Changes of incudostapedial joint angle in stapedotomy: does it impact hearing outcomes?



The aims of this article are: (1) is there an ideal incudostapedial joint (ISJ) angle after stapedotomy? (2) is there any difference between pre- and postoperative ISJ angle? and (3) what is the significance of the ISJ angle in postoperative hearing outcomes?


Forty six ears from 39 different adult patients (28 women and 11 men; 21 left and 25 right ears) with a mean age of 39 years with clinical otosclerosis who underwent stapedotomy between May 2017 and May 2019 were retrospectively registered, including seven bilateral surgery cases. ISJ angle and intravestibular depth of the stapes prosthesis were measured from multiple planar reconstruction-computed tomography images and the length of the prosthesis was measured during surgery. Relationships between the ISJ angle parameters and postoperative hearing outcomes and parameters of the prosthesis were analyzed.


The mean ISJ angle was 93.3° ± 8.8° preoperatively and 101.9° ± 6.3° postoperatively, increasing by 8.6° during stapedotomy (p < 0.01). There were weak and negative correlations between ISJ angle changes and postoperative air conduction gains at frequencies ≤1 kHz and bone conduction gains at 0.5 kHz. When the postoperative ISJ angle changed more than 20°, the success rate of the procedure decreased to 0%.


The stapedotomy operation increased the ISJ angle. The success of postoperative auditory outcomes had more to do with the ISJ angle change than the value of the angle itself, indicating there is no universal ideal ISJ angle that surgeons should aim for during stapedotomy.

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This work was supported by National Natural Science Foundation of China (No. 81822011, 81771013, 81700925, 81870726). No funding was received for this work from any of the following organizations: National Institutes of Health (NIH), Wellcome Trust, Howard Hughes Medical Institute (HHMI), and other(s).

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Yanqing Fang designed, analyzed data and wrote the paper; Kun Zhang collected and analyzed data from EENT hospital affiliated to Fudan University; and Liu-Jie redesigned, analyzed and reviewed the paper; JJ Lamb polished the paper and gave important suggestions; Rujian Hong guided how to collect MPR-CT data; Bing Chen designed the experiment, did all surgery in this study and reviewed the paper; Yilai Shu designed the experiment, reviewed and guided to write the paper. Yanqing Fang, Kun Zhang, and Liu-Jie Ren contributed equally to this work. All authors discussed the results and implications and commented on the manuscript at all stages.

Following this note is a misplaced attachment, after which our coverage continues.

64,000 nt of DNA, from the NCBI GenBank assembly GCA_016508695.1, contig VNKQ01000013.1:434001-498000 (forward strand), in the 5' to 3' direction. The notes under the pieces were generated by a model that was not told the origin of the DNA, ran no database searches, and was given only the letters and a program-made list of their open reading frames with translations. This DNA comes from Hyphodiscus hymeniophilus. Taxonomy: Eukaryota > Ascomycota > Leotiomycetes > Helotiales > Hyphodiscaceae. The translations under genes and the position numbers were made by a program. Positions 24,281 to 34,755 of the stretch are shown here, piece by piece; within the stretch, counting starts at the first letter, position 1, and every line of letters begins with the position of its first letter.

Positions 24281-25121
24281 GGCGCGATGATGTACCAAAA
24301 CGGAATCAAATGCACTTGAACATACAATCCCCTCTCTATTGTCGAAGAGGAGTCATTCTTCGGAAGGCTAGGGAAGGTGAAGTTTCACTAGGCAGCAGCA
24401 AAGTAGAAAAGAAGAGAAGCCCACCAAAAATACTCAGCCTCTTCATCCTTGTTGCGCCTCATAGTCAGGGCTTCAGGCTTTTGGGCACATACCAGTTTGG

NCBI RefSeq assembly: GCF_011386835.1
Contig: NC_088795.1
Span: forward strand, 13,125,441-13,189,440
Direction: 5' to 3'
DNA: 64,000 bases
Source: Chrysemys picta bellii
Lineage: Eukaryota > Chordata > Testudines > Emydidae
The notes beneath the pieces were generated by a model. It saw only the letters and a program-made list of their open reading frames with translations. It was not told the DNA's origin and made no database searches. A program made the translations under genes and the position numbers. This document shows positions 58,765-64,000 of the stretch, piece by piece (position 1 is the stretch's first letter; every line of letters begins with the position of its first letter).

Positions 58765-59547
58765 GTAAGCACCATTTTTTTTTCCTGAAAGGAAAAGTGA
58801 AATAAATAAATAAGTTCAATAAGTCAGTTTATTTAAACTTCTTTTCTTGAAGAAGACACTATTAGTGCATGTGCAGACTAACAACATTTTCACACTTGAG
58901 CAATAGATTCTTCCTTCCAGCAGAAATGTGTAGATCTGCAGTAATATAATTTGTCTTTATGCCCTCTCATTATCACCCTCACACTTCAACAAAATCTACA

Corresponding authors

Correspondence to Yilai Shu or Bing Chen.

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The authors of this manuscript declare no relationship with any company whose products or services may be related to the subject matter of the article.

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This article does not contain any studies with human participants or animals performed by any of the authors. This research was conducted in accordance with the ethical standards of the Internal Review Board of EENT Hospital affiliated with Fudan University. I, Bing Chen, as the corresponding author, ensure that there is no author identifying information anywhere in the blinded manuscript (i.e., author details, ethical statements, acknowledgements, author contribution, grant information, funding number, etc.).

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Fang, Y., Zhang, K., Ren, LJ. et al. Changes of incudostapedial joint angle in stapedotomy: does it impact hearing outcomes?. Eur Arch Otorhinolaryngol 278, 645–652 (2021).

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  • Otosclerosis
  • Prosthesis
  • Stapedotomy
  • Incudostapedial joint (ISJ)
  • MPR-CT (multiple planar reconstruction-computed tomography)